Small Christmas tree with ornamentsRD.com, Getty Images

A forest of goodwill

“In my early 20s, I was poor and living alone, and desperately wanted a Christmas tree. The year before, I had done without. I went to the Lions Club lot and told them I had only $10, but did they have a little Charlie Brown tree I could buy? The wonderful man looked at me and said I could pick any tree I wanted. From then on, I always bought my trees from them.” —Dorothy Doughty, Carlsbad, CA 

Snow shovel with snowRD.com, Getty Images

Clearing things up

“I had 16 inches of snow to clear just before Christmas. After struggling for nearly four hours, I was ready for a break. But there was still a 3-foot snowbank at the end of the driveway. As I mustered the energy to make an opening for the mail carrier, the city plow driver paused his route to clear it for me. I was cold, exhausted, and so thankful, I wanted to cry. This gentleman made a 60-year-old woman’s day. I chalk it up to the Christmas spirit.” —Laraine Bogosian, Waltham, MA

Credit card in payment terminalRD.com, Getty Images

Points well-taken

“My husband and I were at checkout with a full cart of groceries just after Thanksgiving. Money was tight, and the bill was adding up. We started picking which items to put back. Suddenly, a woman appeared, begging us to let her pay. She said she needed the points on her credit card. She swiped, signed and disappeared. My husband, the cashier and I were all stunned. Moments earlier, we were worrying about how we would buy Christmas gifts for our grandkids. Now we had groceries and plenty of Christmas cash.” —Kirsten Moseley, Lisbon, ME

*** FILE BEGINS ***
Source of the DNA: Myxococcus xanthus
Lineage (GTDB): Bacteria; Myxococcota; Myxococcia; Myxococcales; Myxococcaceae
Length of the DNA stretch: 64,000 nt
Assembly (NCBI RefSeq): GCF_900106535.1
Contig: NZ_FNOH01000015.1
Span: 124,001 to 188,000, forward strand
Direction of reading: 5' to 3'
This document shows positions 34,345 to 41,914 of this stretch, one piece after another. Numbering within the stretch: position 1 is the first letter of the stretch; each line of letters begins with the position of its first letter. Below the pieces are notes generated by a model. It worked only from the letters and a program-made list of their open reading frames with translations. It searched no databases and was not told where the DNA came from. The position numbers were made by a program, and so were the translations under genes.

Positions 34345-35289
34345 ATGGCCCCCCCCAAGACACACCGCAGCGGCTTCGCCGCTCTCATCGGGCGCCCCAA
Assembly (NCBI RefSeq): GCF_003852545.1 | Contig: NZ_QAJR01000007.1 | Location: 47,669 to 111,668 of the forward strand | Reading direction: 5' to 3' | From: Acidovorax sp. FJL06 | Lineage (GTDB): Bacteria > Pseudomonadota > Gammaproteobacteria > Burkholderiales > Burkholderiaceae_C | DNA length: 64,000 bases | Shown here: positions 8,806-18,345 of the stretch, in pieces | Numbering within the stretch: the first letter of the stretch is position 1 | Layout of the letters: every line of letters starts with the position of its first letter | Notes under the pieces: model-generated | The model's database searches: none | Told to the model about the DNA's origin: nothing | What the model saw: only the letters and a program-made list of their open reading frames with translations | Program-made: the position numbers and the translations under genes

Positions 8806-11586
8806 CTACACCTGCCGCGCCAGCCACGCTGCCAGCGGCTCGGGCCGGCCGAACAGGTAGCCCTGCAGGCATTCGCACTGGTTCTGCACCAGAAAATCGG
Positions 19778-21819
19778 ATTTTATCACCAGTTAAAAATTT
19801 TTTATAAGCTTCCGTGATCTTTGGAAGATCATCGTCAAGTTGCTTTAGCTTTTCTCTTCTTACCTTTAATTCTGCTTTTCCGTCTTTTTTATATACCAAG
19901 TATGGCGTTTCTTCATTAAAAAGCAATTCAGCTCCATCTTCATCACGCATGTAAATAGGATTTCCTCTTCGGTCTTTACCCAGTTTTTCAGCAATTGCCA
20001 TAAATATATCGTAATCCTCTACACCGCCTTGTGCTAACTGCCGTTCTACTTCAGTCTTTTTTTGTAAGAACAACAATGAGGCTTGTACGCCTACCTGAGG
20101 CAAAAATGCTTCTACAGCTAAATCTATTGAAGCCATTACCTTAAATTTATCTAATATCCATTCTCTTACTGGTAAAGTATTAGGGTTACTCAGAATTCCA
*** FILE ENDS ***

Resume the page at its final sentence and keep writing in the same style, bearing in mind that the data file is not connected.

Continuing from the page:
Latte art of a Christmas tree in a cupRD.com, Getty Images

Ave, Grande, Venti, Trenta

“My father’s favorite song was ‘Ave Maria.’ He’d sing it every morning while he got ready for work. Last year, while I was shopping, I heard his song playing in a coffee shop. I automatically thought of my dad, who had passed years ago, and I got teary-eyed. When my coffee was ready, the barista handed it to me and said, ‘Merry Christmas. The person in front of you paid and asked me to deliver the message.'” —Connie Lightfoot, Cincinnati, OH

Candy canes and peppermint candiesRD.com, Getty Images

A class act

“One Christmas, I was buying gifts for my Sunday-school class: an angel-­ornament picture frame and some candy for each student. On the way to the register, I saw The Christmas Fox, a wonderful book to help kids (and adults) understand that it’s not what you bring, but that you come. I stopped in the aisle to count my cash and realized I was blocking a couple’s path. I apologized and explained, then moved over and resumed counting. I was short by a few dollars. As I debated whether I should buy the ornaments or the books, the woman gave me a handful of bills and told me to buy both. For me, Christmas is always sweeter because of the memory of this generous stranger.” —Kymberly Parker, Hackett, AR 

Reader's Digest
Originally Published in Reader's Digest